Jim Arvanitis Resurrects Pankration The First Mixed Martial Art. judo. ancient greek pankration. ancient pankration. bo. grappling technique. Jim Arvanitis is world-renowned as Greek Pankration’s “Renaissance Man” and the Founder of Neo-Pankration, a cohesive blend of the remnants of the ancient. Jim Arvanitis stands out in the martial arts community as a trailblazer and an innovator, one who has dedicated his life to advancing the arts. World renowned as.
|Published (Last):||2 June 2016|
|PDF File Size:||7.33 Mb|
|ePub File Size:||13.86 Mb|
|Price:||Free* [*Free Regsitration Required]|
Shaking the hand of Jim Arvanitis set off an earthquake in my right hand. Bones creaked, and knuckles buckled and cracked. While at Greek school, Arvanitis saw pictures of ancient Olympic games lining the walls, including some depicting pankration. No one at school seemed to know much about the sport when Arvanitis asked, so he decided to research it himself. As it turns out, it was a combat fighting sport that banned no actions except biting and gouging, and therefore was unique in its promotion of combining different fighting styles.
Pankration was based off an earlier form of fighting used by the Greeks in battle.
His ardor for combat sports began in the Greater Boston area when he was young. Arvanitis was the oldest child in his family, and that meant he was tasked with protecting his younger brother, Danny Arvanitis. Unfortunately, Jim Arvanitis was the victim of bullying during his childhood. His father, George Arvanitis, thought introducing his eldest son to combat sports would give him more self-respect. He worked with boxing trainers in Lowell, Mass.
He took up bodybuilding.
Jim Arvanitis Part 1: The First Mixed Martial Artist
Arvanitid discovered Kosen judo and picked up its many chokeholds. He also somehow found time to get a degree in math from Plymouth State University. Through the absorption of all these techniques, Arvanitis became a one-of-a-kind fighter. No one else thought to use multiple styles in combat.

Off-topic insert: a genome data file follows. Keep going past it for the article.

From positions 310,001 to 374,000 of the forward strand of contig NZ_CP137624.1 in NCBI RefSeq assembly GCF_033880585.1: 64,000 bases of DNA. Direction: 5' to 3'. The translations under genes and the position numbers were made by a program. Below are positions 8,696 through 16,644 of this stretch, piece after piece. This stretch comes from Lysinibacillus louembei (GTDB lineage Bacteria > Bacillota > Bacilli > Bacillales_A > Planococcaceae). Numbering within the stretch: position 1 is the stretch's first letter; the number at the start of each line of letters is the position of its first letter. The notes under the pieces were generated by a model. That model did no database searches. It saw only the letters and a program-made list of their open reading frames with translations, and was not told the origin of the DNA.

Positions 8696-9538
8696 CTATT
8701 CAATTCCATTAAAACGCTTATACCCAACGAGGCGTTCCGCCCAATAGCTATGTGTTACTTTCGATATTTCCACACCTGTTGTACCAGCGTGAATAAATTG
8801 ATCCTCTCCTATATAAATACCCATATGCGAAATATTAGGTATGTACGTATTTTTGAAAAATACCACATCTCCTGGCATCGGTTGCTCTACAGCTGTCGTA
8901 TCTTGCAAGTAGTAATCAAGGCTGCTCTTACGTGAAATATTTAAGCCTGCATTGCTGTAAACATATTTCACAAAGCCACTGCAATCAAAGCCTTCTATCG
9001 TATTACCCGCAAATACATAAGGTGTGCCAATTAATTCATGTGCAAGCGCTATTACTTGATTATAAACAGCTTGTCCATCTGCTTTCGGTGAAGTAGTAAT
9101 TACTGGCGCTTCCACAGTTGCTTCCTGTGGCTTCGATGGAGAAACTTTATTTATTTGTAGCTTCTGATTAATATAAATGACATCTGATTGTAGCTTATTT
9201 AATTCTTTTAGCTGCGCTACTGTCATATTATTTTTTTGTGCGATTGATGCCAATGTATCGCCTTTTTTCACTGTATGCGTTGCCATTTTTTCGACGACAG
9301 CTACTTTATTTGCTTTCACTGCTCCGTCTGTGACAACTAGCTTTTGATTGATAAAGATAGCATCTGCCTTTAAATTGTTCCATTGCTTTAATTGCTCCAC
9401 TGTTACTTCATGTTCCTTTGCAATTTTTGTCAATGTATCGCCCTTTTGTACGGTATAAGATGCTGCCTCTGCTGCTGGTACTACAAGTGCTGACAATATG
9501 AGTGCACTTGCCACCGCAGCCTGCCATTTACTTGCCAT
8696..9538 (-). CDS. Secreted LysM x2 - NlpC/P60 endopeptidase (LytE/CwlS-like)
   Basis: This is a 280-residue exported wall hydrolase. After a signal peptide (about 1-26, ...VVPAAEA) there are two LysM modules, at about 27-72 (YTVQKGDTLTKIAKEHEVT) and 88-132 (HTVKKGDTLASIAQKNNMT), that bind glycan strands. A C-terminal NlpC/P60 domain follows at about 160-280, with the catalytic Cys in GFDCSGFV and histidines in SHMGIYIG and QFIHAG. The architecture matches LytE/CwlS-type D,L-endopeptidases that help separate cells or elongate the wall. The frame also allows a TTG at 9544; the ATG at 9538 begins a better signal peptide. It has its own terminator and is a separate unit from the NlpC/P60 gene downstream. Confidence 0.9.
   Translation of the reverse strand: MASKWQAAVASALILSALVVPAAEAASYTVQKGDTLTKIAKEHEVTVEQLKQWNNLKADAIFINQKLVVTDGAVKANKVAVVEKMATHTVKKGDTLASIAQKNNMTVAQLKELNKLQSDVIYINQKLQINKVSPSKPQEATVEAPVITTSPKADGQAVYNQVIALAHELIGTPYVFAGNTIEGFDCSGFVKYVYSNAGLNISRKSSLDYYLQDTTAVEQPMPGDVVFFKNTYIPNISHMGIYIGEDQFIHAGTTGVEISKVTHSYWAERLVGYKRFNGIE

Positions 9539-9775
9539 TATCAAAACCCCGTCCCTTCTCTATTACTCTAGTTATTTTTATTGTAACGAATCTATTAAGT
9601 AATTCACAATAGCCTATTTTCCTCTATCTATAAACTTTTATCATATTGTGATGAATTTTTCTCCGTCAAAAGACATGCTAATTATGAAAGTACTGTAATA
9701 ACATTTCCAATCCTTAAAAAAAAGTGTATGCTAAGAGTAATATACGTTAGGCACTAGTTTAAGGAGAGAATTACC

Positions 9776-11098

When he met martial arts journalist and self-defense instructor Massad Ayoob inAyoob convinced Arvanitis to pick up his life and move to California, where he could pitch his skills to different media outlets and take on new challenges. Arvanitis was featured on the cover of the Nov.
Martial arts legend shares no-holds-barred stories
The cover story changed everything for Arvanitis, he said. Almost overnight, he became a celebrity in the fighting world, and a multitude of opportunities came with the spotlight. He developed a dedicated following, and slowly but surely, the days of pankration being a punchline were coming to an end.
The community became more accepting of the idea of pankration being a precursor to the Eastern martial arts styles that are popular today, he said. My talk with Arvanitis lasted well over two hours. There are countless stories of opportunities that arose from his newfound fame that he recounted to me, but I have only so much space, and therefore have chosen a select few. InArvanitis met Jack LaLanne, and the pair got into a one-upping contest to see who could do the most challenging push-up.
Lalanne did one with his arms fully extended in front of his head, on his fingertips. Arvanitis countered by doing a one-armed, two-finger push-up. Eventually, this led to Arvanitis attempting and completing a push-up on only his thumbs.
Martial arts legend shares no-holds-barred stories | East County | Your Observer
He officially set the world record for thumb push-ups with 45 in 51 seconds, then broke his own record by completing 61 in 47 seconds on The Guinness Game show three years later. Perhaps the biggest sign of respect shown for Arvanitis came in the early s, when Army rangers asked him to train groups of 12 soldiers for combat in Desert Storm. He taught them hand-to-hand combat in a no-holds-barred style, and also taught them how to defend themselves against knives and other weapons.
Despite his media persona, Arvanitis values his privacy at home. Writing books is his new passion, he said. He has written arvanitie, with three more on the way.
He also gives seminars across the country. That fits with his personality. Arvanitis said the Greek key, an interlocking circle of right-angled spirals symbolizing infinity, represents his goals in life: Everyone has a gift, but most people jjim not discover it. In my own head, I am simply a guy with a passion for his heritage and lineage.
Arvanitis wants to be remembered, if for nothing else, for going against the grain and promoting the origins of martial arts. View advanitis discussion thread. Sports East County Friday, Feb. Ryan Kohn Sports Reporter. It made for one heck of a first impression.